Barrence Whitfield & The Savages fall just short of creating magic
After two support acts who displayed a disappointing and total lack of variety and range in their songs, Barrence Whitfield & The Savages brought a welcome mix of blues, soul and rock’n’roll to the stage. The band is currently touring a string of dates around the country following last year’s release of their album Dig Thy Savage Soul, their first since 1995. However, their musical cohesion and chemistry made it look like they’ve never been away. Barrence’s powerful vocals and sense of fun in his performance shone through the best in such soulful numbers as ‘You Told a Lie’ and their cover of soul legend Lee Moses’ ‘I’m Sad About It’. Opener ‘Bip Bop Bip’ is classic 1950s rock’n’roll with extra kick, while ‘Willie Meehan’ had distinctly punkish flavours.
There was a satisfying blend of music from throughout the band’s career, including tracks such as the blues-rock crossover ‘Bloody Mary’, written by bassist Phil Lenker, which featured on their very first album in 1985. The closing track ‘Walking with Barrence’, which hails from the band’s sessions in 2010 when they reunited for a new album, is five minutes of pure blues fun, and is a worthy conclusion to the evening’s entertainment.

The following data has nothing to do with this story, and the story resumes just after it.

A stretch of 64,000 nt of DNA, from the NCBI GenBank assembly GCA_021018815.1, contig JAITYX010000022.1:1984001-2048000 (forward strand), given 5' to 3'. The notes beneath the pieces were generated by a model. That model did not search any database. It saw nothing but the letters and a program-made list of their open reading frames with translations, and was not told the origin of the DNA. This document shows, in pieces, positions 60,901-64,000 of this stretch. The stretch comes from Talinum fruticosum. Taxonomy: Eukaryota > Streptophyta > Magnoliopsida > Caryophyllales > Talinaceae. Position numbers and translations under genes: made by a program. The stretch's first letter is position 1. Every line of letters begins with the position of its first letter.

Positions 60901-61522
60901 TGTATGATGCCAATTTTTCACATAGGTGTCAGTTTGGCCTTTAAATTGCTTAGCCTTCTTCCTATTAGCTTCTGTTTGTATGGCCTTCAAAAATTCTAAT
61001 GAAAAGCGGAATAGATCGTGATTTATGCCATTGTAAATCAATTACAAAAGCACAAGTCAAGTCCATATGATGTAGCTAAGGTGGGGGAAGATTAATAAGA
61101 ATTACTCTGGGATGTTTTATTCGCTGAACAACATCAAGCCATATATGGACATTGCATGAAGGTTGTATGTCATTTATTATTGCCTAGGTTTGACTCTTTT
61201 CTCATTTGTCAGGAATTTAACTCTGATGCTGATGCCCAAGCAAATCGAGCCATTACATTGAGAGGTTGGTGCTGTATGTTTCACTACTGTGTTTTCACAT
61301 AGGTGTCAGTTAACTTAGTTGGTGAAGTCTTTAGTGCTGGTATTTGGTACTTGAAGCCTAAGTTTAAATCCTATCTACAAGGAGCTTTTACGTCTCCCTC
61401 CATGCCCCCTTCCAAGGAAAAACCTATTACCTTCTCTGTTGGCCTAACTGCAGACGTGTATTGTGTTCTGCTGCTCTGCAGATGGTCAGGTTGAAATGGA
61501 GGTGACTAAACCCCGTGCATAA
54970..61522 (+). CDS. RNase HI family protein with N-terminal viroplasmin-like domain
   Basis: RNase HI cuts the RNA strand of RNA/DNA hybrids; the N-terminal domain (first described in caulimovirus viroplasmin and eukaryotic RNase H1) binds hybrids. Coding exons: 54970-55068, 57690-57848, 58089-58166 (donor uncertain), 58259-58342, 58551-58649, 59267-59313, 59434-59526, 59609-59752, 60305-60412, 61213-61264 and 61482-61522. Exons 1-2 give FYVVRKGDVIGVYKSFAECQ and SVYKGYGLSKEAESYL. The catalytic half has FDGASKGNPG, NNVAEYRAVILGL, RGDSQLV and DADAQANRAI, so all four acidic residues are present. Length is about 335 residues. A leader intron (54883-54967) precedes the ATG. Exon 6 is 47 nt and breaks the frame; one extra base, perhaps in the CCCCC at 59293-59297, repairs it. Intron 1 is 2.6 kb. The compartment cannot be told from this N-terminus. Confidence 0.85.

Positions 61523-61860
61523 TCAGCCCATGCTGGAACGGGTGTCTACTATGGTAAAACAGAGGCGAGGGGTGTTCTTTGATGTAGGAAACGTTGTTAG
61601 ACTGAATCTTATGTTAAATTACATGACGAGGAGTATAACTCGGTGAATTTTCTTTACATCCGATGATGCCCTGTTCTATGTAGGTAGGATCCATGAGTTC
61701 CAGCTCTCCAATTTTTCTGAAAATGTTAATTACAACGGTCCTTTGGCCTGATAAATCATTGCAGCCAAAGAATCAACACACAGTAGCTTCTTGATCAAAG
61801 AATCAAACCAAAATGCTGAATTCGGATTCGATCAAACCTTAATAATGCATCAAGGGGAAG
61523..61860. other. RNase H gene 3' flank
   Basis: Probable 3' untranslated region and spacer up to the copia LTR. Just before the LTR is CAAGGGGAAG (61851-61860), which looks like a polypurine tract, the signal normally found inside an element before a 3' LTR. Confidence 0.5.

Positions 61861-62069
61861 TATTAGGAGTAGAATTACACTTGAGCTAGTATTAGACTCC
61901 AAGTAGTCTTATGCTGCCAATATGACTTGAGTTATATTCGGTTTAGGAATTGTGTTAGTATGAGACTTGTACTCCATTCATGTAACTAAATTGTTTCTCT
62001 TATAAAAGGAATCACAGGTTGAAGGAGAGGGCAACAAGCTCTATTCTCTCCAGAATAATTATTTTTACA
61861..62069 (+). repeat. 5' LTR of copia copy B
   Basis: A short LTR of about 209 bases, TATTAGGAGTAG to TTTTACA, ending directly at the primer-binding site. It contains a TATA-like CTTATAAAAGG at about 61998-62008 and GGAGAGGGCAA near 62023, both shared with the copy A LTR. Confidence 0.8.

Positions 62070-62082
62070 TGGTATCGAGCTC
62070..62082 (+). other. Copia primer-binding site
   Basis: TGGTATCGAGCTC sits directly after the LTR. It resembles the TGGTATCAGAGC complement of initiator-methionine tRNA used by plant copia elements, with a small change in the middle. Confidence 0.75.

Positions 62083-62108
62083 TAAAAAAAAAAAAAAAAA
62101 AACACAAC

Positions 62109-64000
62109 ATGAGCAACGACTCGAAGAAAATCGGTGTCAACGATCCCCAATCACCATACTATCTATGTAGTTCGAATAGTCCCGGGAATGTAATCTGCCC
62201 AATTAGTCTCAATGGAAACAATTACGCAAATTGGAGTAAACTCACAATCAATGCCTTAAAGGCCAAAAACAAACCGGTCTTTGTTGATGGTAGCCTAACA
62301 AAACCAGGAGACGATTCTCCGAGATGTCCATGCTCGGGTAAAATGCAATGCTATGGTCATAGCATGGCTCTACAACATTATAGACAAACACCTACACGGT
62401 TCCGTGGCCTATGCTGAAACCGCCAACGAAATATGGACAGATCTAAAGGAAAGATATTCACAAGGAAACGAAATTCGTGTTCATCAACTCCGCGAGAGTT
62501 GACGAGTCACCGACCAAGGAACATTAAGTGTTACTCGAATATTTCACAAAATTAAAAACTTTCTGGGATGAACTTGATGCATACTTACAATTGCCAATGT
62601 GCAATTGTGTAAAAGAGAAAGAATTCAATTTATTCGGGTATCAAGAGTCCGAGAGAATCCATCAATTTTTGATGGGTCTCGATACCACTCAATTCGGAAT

Unfortunately the enthusiasm of the performance was neither fully rewarded or met by the crowd, who consistently disobeyed Barrence’s command to dance and sweat a little, and the number of people in the room seems to drop slightly as the night goes on—quite surprising, given that the majority of the audience seemed to be made up of dedicated fans the band have accumulated over their 30-year career, as opposed to curious newcomers. Despite the huge enjoyment all the band members were clearly getting out of the music, they fell just short of recreating the magic, common at gigs in such tiny venues as Sound Control.